An international community of Reformed churches emerged during the sixteenth century. Although attempts were made by Calvinists to reach agreement over key beliefs, and to establish uniformity in patterns of worship and church government, there were continuing divisions over some ideas and differences between local practices of moral discipline and religious life. However, Reformed intellectuals developed common ideas about rights of resistance against tyrants, communities prayed, fasted and donated money to aid brethren in distress, and many Calvinists across the Continent developed a strong sense of collective identity.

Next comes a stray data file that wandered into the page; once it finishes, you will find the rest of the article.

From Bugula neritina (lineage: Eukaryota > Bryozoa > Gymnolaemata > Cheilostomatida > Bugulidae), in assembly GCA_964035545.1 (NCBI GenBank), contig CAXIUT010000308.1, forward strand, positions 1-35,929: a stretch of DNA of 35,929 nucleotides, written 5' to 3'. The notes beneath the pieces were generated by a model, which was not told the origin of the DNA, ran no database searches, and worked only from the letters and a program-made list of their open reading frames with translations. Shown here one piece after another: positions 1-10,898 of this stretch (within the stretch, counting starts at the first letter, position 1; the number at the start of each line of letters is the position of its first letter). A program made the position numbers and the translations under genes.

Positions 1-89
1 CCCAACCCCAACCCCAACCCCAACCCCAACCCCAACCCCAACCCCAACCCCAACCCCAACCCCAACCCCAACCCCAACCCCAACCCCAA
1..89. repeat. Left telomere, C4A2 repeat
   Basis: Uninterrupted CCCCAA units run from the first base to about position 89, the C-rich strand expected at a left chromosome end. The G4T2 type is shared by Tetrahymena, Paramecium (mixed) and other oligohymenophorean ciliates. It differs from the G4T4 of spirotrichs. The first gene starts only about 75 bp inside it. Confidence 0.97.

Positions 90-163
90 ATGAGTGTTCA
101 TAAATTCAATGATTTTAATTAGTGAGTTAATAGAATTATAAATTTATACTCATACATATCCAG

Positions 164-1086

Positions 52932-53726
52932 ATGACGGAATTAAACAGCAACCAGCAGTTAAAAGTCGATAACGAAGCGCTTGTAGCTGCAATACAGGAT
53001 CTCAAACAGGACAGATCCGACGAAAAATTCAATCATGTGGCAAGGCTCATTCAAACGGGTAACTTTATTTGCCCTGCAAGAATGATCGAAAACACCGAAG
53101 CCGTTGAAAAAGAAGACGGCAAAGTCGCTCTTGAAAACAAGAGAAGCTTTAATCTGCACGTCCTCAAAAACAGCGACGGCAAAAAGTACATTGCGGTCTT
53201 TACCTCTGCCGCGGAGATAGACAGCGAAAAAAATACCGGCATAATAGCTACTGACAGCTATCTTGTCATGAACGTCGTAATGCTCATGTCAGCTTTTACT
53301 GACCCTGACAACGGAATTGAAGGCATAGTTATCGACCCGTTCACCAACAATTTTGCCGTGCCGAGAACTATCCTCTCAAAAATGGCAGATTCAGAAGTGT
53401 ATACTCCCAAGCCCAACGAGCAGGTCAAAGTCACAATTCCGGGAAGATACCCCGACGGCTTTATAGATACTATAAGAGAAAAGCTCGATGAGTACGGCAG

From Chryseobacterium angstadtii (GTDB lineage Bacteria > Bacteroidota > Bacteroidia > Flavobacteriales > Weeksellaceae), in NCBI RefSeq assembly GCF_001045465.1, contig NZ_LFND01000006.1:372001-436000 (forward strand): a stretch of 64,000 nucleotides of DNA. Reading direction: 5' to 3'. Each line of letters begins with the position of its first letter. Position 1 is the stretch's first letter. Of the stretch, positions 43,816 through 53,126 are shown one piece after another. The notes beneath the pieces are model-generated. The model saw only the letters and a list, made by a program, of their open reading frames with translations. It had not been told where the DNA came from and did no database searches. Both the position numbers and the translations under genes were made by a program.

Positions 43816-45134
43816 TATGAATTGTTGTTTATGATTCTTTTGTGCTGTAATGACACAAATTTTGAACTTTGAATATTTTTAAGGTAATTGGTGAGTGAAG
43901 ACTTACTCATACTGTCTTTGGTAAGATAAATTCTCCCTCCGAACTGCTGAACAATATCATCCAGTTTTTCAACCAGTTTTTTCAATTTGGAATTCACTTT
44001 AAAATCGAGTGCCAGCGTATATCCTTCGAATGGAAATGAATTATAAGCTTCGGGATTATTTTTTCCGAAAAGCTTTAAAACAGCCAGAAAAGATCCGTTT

Beyond Calvin considers the Reformed churches of Europe in an international and comparative context from around 1540 to 1620. Graeme Murdock:
- discusses how Calvinism operated as an international movement by looking at links between Reformed churches, communities and states
- explains what Reformed churches across the Continent stood for
- focuses on how Calvinists sought to purify the practice of Christian religion, and to renew European politics, society and culture
- examines both the strengths and limits of the international Reformed community